Kudlow added just a bit of insight to his assessment on Friday, saying that “there are some indications from China that they’re looking at that, but we don’t know that yet. There’s no enforcement. there’s nothing concrete.”
Apple didn’t provide a comment for this story.
But it’s not just the alleged, illegal “theft” of IP that companies are worried about. China has plenty of tools to legally gain access to intellectual property.
In 2016, the government enacted a new cybersecurity law that provided a clearer view into the IP-for-access transactional nature of doing business on the mainland. In the first version of that law, companies were required to provide the government with source code or other valuable encryption information supposedly to ensure that the code is secure, according to the statute. Source code is the computer code that makes up the backbone of a company’s operating system, its applications or other programs.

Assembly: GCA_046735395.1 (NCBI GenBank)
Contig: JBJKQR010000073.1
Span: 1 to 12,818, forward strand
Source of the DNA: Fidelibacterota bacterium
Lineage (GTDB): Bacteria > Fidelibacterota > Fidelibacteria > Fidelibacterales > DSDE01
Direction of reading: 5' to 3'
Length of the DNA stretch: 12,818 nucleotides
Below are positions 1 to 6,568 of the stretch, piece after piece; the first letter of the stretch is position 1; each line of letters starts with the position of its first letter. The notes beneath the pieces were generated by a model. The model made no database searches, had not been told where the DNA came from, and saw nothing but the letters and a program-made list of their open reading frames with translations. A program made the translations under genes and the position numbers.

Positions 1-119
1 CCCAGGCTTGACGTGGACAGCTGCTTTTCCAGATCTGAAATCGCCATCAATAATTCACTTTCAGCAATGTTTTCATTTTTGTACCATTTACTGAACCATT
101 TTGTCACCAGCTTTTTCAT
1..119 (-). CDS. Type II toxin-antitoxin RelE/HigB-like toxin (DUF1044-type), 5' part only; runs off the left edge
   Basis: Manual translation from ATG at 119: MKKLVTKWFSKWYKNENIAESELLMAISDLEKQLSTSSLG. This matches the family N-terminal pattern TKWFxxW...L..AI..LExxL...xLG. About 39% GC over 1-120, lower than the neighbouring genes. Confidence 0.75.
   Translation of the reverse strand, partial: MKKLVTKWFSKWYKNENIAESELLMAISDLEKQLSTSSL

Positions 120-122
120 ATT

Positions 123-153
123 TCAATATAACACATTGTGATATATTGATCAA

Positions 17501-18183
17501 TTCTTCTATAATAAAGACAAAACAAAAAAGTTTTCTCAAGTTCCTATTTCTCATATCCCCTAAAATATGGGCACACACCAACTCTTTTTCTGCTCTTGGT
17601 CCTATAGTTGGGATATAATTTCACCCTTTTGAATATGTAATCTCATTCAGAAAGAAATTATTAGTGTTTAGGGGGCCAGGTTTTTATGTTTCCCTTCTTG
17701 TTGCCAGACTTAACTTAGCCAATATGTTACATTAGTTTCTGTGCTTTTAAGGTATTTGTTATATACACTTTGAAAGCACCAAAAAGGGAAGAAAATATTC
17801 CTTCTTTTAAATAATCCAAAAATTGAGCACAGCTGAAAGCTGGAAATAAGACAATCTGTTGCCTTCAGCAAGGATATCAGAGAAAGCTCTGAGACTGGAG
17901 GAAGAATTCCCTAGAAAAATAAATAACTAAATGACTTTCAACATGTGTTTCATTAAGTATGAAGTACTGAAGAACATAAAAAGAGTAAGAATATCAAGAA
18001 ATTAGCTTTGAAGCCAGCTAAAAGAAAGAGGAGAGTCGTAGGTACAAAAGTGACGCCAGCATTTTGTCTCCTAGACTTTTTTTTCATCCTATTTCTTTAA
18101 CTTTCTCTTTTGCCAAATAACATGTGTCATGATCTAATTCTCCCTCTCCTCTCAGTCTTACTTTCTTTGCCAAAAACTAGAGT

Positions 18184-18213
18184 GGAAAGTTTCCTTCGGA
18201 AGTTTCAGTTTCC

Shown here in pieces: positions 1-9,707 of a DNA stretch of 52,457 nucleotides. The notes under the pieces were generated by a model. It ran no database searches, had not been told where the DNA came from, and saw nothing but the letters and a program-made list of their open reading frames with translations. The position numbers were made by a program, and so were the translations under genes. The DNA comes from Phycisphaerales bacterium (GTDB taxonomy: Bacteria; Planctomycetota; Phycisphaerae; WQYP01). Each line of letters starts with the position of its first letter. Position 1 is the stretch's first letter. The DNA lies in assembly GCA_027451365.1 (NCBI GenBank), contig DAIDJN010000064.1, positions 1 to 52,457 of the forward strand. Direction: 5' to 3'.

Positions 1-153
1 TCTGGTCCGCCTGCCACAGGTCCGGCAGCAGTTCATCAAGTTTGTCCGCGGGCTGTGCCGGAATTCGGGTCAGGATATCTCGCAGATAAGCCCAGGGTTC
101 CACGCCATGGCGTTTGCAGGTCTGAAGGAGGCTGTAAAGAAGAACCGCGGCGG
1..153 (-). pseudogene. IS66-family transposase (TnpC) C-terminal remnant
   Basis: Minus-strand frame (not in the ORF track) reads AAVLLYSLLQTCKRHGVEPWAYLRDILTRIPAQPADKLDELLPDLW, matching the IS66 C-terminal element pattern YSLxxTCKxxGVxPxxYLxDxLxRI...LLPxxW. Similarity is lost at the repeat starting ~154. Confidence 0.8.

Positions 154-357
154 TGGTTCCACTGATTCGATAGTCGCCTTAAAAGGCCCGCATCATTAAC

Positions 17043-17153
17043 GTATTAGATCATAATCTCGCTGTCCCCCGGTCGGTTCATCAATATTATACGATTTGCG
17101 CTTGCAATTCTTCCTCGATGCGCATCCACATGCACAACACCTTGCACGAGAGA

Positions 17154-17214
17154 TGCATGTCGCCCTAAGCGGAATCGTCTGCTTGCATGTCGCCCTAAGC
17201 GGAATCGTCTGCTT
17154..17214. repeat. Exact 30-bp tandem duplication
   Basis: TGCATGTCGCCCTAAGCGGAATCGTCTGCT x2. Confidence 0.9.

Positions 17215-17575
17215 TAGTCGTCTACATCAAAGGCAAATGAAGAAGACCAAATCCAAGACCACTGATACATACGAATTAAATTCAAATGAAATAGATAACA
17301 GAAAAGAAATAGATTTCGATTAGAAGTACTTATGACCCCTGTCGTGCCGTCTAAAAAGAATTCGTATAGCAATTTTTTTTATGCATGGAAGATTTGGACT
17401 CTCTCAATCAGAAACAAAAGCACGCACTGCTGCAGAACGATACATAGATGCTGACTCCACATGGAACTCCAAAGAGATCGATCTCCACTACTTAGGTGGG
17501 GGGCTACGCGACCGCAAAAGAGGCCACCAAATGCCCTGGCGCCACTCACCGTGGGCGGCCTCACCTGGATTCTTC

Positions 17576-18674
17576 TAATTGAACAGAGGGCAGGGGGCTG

While there have been some changes to the 2016 law, experts routinely warn companies that Chinese regulators have a significant degree of control over what type of private information they can demand, even beyond source code or encryption.
Apple, Microsoft and Google all expressed significant concerns with the law at the time, but they have little recourse. China began implementing it in 2017, and companies have for the most part shown they’re willingness to comply.
One aspect of the law requires companies with data in the cloud to partner with Chinese-owned service providers to store that information. That’s raised concern that cloud services provide another way for China to ensure easy access to both the data of its citizens and the IP of foreign companies. Nevertheless, in July 2017, Apple said it was transferring its data in China to a company called Guizhou-Cloud Big Data.